Tuesday, November 4, 2014

Scientific bugs definitions

Bohrbug is a "good, solid bug".

Mandelbug is a bug whose causes are so complex it defies repair, or makes its behavior appear chaotic or even non-deterministic.

Schrödinbug is a bug that manifests itself in running software after a programmer notices that the code should never have worked in the first place.

Heisenbug is a software bug that seems to disappear or alter its behavior when one attempts to study it.

Hindenbug is a bug with catastrophic behavior.

PS: originated from http://en.wikipedia.org/wiki/Heisenbug

Thursday, October 23, 2014

Howto: version your nuget pack

There are several ways to set a version on your nuget pack:

  1. using project file information
  2. hardcoded version number in your .nuspec file
  3. sending -version parameter to "nuget pack" command
  4. mixture of above

At a very simple scenario we do nuget pack MyProject.csproj and it all works - nuget pack gets the same version as an assembly produced by building the project. There is no need in .nuspec file whatsoever.
In a real life nuget pack consists of more then one dll, sometimes some context files, sometimes some dependencies. So - we need a .nuspec file. And we make one by running nuget spec MyProject.csproj

The default generated .nuspec file already contains $version$ parameter. Now we can modify that nuspec file as we want, add description, extra dlls. Here we can hardcode version number and just call nuget pack MyProject.nuspec or send version in as a parameter like this: nuget pack MyProject.nuspec -Version
Mmmkey, but I want it to pick version from the project...

In that case we just call nuget pack MyProject.csproj again! Having MyProject.nuspec file next to project file nuget will be able to locate it and use it. The $version$ parameter gets populated based on the assembly information of the MyProject. And the rest gets picked up from .nuspec.

Now let's say we need an X.X.X-beta nuget pack - and assembly version does not allow any "beta" syntax. So - we use AssemblyInformationalVersion attribute in your AssemblyInfo.cs file.

[assembly: AssemblyVersion("")]
[assembly: AssemblyInformationalVersion("")]
[assembly: AssemblyFileVersion("")]

The assembly version will still be, but the nuget pack gets version Perfect!

Here is a very good link explaining what is the actual difference between those attributes.

PS: some auto-magic happens when we do nuget pack for project file, - like auto-generating dependencies, auto-add content files, etc. I will tell about it in my next post.

Happy nuget-ing!

Wednesday, October 22, 2014

Which nuget.config am I using?

Those are my nuget usage scenarios:

  • from command line
  • from Visual Studio package manager
  • as a post-build event in Visual Studio
  • with automatic package restore in Visual Studio
  • on TeamCity build server (this I consider to be a command line as well)

At some point it was vital to know - which nuget.config am I actually using?
The default location for nuget.config is C:\Users\{UserName}\AppData\Roaming\NuGet\NuGet.config

Nuget chains configuration files, if there are several. It loads default nuget.config, then searches down from drive's root to {CurrentFolder}, then adds config file specified with -ConfigFile switch. {CurrentFolder} is either the solution root directory or an invocation directory. Later located config files are "stronger" and can override settings from previously loaded.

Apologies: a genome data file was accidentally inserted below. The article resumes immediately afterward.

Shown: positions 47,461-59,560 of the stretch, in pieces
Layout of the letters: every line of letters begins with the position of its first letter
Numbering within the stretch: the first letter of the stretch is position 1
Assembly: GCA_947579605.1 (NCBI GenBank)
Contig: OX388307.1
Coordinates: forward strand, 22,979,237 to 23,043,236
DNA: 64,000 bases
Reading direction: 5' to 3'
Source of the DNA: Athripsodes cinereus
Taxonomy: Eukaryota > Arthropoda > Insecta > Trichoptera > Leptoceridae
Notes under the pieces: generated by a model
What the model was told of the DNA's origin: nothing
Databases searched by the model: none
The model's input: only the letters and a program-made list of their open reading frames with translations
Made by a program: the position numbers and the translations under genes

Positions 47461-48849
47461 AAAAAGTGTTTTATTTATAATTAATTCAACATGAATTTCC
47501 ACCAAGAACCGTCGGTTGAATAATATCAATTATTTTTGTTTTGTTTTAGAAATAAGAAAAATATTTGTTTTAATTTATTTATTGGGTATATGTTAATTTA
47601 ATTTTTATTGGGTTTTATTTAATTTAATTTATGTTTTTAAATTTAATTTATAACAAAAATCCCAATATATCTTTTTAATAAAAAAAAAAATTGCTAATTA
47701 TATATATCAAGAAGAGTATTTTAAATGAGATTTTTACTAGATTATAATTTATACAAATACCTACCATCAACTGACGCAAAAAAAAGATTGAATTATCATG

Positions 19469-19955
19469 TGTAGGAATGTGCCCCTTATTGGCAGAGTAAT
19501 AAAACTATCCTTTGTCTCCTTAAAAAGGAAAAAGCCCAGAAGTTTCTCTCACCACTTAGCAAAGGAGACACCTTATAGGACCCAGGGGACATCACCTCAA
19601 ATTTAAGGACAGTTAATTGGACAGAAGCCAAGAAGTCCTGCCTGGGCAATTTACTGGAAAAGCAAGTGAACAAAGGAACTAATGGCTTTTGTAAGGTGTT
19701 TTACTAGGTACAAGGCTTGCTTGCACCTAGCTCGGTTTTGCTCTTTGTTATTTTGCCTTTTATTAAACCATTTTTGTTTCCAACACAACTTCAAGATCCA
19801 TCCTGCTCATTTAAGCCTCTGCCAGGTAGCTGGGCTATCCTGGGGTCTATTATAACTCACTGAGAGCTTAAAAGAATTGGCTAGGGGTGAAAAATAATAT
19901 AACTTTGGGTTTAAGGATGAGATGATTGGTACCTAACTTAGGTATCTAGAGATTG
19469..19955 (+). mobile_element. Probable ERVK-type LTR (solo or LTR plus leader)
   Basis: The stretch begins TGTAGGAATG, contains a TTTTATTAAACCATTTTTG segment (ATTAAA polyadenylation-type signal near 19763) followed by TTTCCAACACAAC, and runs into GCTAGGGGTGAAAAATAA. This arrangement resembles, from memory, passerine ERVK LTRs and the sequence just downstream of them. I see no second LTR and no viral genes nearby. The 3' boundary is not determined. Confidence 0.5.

Calling nuget from command line - loads default config and then loads all nuget.config files searching from the  drive's root and down to invocation directory. Remember - than later found than stronger. So than closer to invocation directory than better.

When working in Visual Studio package manager - placing nuget.config in the solution root directory is good enough to know that's the one being used. Basically, working in package manager is same as working from command line, having solution root directory as an invocation directory.

For using nuget.exe in a post-build event my solution is to specify location of nuget.config in a post-build event explicitely, using -ConfigFile switch. I can not know for sure from where my project will be built.
Example: nuget push $(ProjectDir)$(OutputPath)*.nupkg -ConfigFile $(SolutionDir).nuget\nuget.config

A bit different though when Visual Studio does automatic package restore. We definitely want to avoid adding packages to Source Control, and there is a nice config setting for that: 
<add key="disableSourceControlIntegration" value="true" />
But - that one will work only if you have your nuget.config file in .nuget subfolder at the Solution Root directory. 

Happy nuget-ing :)

PS: For testing I used VS 2013 Update3 and nuget 2.8
PPS: a detailed, yet not very transparent documentation can be found here.

Wednesday, October 8, 2014

Howto: Set up TeamCity to use TFS Proxy

TeamCity usage of TFS as a source provider is not exactly perfect, but setting up fetching data using TFS Proxy worked surprisingly well!

So, we have some TFS server and a configured TFS proxy with address, let's say http://tfsProxy:8081
and now we need to explain TeamCity that it should fetch files using it.

Configure VCS root pointing to TFS server as ususal, do not think about proxy yet.

And now - all you need to do is to set up an environment variable TFSProxy with the value of TFS Proxy address.